WASHINGTON, D.C. – Today, Congressman David Rouzer (R-NC-07) and Senator Thom Tillis (R-NC) applauded President Trump for signing the John D. Dingell, Jr. Conservation, Management, and Recreation Act, which includes a provision authored by Rouzer and Tillis to direct the Secretary of Interior to annually designate at least one city in the United States as an “American World War II Heritage City,” into law. Wilmington, North Carolina is likely to be among the first cities to receive the honor.
Congressman Rouzer and Senator Tillis introduced the same provision as standalone legislation in January.
“Following eleven years of hard work and exceptional dedication by Captain Wilbur D. Jones, I am excited and proud that his idea to honor cities for the preservation of their significant contributions during World War II has now become a reality,” said Congressman Rouzer. ”Our community and state are extremely fortunate to have Captain Jones leading the fight to preserve and honor the City of Wilmington for her legacy and contributions during the war.”
“After years of work with Congressman Rouzer and Wilmington officials, today marks a major step toward designating Wilmington as an American World War II city,” said Senator Tillis. “It is vital we pay recognition to cities across the nation – including Wilmington – that made significant contributions during World War II to secure America’s victory in Europe and the Pacific, and have worked to preserve this history.”
The American World War II Heritage City designations are based on specific criteria, including the contributions a city made toward the efforts to secure America’s victory in the European and the Pacific theaters during World War II, as well as the efforts made by cities to preserve the history of the their World War II contributions through the preservation of museums and organizations, restoration of facilities that helped with the war effort, and a city’s overall recognition of World War II veterans.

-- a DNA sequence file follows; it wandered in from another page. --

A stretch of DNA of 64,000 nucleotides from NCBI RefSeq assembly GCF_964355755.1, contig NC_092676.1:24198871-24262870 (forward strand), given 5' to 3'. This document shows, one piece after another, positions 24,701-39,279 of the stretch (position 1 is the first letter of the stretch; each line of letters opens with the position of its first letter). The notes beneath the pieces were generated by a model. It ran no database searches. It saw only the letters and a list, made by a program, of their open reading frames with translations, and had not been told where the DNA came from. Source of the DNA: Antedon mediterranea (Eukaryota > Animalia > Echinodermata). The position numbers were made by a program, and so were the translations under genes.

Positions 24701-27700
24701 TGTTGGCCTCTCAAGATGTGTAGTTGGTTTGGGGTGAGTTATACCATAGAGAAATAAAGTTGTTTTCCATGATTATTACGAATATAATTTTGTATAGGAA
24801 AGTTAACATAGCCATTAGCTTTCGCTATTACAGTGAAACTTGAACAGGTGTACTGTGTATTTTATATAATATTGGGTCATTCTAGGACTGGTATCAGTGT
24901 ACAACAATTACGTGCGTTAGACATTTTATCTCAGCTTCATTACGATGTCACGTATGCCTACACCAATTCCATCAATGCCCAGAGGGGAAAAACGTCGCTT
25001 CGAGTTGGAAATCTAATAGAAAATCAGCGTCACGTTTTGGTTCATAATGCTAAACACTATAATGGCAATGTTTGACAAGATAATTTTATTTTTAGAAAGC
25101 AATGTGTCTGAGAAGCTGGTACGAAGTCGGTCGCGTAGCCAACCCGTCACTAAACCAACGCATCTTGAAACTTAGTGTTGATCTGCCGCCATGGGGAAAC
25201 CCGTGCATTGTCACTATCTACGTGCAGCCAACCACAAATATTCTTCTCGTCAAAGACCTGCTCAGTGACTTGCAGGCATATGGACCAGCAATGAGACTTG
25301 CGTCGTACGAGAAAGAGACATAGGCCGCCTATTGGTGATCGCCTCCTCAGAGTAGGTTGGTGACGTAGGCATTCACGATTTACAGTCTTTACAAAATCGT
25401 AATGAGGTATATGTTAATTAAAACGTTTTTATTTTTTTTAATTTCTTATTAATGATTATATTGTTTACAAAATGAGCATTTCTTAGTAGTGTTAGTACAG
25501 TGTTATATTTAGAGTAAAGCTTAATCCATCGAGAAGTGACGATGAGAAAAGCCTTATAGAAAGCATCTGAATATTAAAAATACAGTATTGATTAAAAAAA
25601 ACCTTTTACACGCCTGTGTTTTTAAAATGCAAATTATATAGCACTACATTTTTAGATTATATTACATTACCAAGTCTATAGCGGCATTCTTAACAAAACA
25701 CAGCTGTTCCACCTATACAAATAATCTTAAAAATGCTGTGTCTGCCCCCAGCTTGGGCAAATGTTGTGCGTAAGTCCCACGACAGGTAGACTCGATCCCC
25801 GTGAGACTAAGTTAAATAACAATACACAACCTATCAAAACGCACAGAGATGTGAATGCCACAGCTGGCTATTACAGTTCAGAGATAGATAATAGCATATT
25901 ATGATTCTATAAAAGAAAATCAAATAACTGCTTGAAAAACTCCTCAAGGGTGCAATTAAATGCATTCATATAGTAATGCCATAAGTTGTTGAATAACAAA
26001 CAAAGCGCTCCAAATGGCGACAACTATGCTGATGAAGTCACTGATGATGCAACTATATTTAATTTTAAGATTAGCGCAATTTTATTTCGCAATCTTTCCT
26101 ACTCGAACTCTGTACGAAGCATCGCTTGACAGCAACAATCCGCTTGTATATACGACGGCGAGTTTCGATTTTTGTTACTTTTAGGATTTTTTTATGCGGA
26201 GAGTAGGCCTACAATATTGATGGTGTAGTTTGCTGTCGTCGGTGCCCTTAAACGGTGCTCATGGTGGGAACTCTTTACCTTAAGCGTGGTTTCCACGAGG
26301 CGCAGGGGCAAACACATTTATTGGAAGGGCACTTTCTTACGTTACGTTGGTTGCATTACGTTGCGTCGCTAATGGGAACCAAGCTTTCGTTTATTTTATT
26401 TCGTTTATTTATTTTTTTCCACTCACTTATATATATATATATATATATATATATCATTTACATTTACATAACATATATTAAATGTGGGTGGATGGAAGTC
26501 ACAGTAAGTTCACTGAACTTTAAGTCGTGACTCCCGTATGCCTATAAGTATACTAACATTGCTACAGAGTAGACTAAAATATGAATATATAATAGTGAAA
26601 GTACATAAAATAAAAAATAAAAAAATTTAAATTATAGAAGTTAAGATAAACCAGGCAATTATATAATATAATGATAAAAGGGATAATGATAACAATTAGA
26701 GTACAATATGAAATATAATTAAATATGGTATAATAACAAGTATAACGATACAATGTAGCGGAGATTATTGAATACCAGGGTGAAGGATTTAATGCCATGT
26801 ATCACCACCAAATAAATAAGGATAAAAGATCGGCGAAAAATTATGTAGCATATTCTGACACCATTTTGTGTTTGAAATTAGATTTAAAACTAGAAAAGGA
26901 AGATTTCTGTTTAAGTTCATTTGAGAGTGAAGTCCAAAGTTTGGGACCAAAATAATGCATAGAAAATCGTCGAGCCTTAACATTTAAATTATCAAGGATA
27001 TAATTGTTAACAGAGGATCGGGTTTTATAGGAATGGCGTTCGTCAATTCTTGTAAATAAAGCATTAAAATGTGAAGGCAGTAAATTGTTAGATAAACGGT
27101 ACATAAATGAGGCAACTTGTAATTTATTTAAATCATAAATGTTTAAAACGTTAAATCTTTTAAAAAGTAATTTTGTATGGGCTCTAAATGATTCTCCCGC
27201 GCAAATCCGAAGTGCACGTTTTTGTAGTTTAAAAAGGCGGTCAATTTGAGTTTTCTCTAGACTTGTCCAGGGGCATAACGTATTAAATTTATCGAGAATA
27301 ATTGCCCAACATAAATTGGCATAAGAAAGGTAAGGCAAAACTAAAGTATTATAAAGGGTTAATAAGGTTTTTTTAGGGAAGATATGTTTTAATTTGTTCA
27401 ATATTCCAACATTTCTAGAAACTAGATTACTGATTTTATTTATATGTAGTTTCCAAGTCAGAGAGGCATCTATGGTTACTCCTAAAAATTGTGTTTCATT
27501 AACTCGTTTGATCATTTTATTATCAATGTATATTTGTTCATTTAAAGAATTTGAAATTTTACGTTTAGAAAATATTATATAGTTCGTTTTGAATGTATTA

During World War II, Wilmington was the home of the North Carolina Shipbuilding Company. The shipyard was created as part of the U.S. government's Emergency Shipbuilding Program. Workers built 243 ships in Wilmington during the five years the company operated.
The city was the site of three prisoner-of-war (POW) camps from February 1944 through April 1946. At their peak, the camps held 550 Nazi prisoners. The first camp was located on the corner of Shipyard Boulevard and Carolina Beach Road; the old Confederate post Fort Fisher housed Nazi prisoners and also served as a training site for the Coastal Artillery and anti-aircraft units. A smaller contingent of prisoners was assigned to a smaller site, working in the officers’ mess and doing grounds keeping at Bluethenthal Army Air Field, which is now Wilmington International Airport. Bluethenthal Army Air Field was used by the United States Army Air Forces’ Third Air Force for antisubmarine patrols and training.